Collaboration is key to sustaining green initiatives
While government initiatives can ease the financial burden of enterprises that are keen on pushing the green agenda, ensuring the longevity of green initiatives requires a collaborative effort with the renewable energy industry.
Singapore, for instance, has instituted a Green Data Centre Technology Roadmap which aims to spur innovation through partnerships with the data centre industry.
With a data centre hub in Southeast Asia occupying over 60 per cent of the region’s data centre market share, as well as S$100 million of investment in projects driving energy-efficient buildings, technology and software, the government can incentivise data centres to reduce energy use and encourage the adoption of renewable energy sources like solar PV.
Companies need to start developing relations with communities, including energy associations and independent power producers
Companies need to start developing relations with communities, including energy associations and independent power producers.With ASEAN (Association of Southeast Asian Nations) pledging to increase the share of renewable energy in the region’s energy mix, integration among countries and their individual energy targets are also essential to achieve their combined goal.
While Thailand is recognised as the leader of the clean energy push in ASEAN, the region still calls for international collaboration and agreements on practical approaches to the use of sustainable energy.
Address energy concerns by optimising critical infrastructure for solar energy deployment
Companies considering solar as an energy source will have to face the challenge of inconsistency. Hybrid energy systems can help to address this problem, enabling companies to deploy a variety of energy sources, including a combination of wind and solar technologies, batteries and fuel cells.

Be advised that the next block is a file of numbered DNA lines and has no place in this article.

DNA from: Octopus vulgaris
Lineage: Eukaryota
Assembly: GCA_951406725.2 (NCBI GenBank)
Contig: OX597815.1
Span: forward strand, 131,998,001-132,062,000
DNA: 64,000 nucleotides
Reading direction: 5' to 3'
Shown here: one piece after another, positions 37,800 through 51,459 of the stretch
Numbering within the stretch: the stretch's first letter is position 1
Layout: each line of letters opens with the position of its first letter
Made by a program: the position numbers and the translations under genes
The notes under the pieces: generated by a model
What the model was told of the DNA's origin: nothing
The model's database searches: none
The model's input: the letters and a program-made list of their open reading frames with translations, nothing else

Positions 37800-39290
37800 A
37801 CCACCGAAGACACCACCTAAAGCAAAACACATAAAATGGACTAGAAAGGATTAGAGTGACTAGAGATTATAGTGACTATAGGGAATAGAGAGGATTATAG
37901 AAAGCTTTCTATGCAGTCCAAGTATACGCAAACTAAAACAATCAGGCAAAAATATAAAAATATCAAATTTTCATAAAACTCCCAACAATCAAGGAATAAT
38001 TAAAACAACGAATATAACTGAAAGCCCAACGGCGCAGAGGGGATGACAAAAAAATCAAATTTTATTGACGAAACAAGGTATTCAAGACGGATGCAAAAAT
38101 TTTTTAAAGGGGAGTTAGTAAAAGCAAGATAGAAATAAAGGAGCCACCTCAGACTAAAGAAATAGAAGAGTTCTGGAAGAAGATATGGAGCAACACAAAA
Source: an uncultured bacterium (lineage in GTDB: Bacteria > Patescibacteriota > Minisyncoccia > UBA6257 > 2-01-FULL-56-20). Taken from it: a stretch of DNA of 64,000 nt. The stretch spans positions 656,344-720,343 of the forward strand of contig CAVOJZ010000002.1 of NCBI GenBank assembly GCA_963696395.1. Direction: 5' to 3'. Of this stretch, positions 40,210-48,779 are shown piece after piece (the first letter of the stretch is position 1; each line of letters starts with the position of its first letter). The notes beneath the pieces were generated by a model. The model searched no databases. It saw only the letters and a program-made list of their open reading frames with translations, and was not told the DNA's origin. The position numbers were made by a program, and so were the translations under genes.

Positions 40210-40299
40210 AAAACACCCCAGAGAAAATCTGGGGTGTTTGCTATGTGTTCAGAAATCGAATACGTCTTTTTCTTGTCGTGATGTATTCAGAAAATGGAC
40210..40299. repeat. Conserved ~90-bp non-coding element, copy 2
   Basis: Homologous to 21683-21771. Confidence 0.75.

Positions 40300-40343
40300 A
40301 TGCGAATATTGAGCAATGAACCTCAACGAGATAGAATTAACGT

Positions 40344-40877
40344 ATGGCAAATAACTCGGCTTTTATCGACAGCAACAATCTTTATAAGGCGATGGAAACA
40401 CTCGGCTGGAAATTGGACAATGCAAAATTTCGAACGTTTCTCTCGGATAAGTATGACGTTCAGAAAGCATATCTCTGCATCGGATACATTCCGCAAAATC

There is no cookie-cutter decision on which renewable energy sources to deploy at a site because varying site requirements, usage and even climate may pose unique challenges.
Through the use of infrastructure management solutions, data centre providers can gain a bespoke solution to help them achieve visibility on their energy usage. Gaining a full understanding of the power system design provides the insight on maximising existing resources and eliminating any energy wastage.
These solutions can help to create more reliable process operations and is a big step towards achieving financial and environmental benefits.
Given the potential of solar energy as an alternative energy source, CIOs should consider leveraging renewable energy costs in data centres through opportunities for cost efficiencies in energy efficiency improvements, as well as a reduction in the cost of cooling data centre equipment.
Switching to a cleaner energy source can also aid companies in significantly lowering their carbon footprint, and address concerns about electricity consumption.
Cal Lahteenmaa is Emerson Network Power”s Technical Director of Telecoms in Asia.
Thanks for reading to the end of this story!
We would be grateful if you would consider joining as a member of The EB Circle. This helps to keep our stories and resources free for all, and it also supports independent journalism dedicated to sustainable development. It only costs as little as S$5 a month, and you would be helping to make a big difference.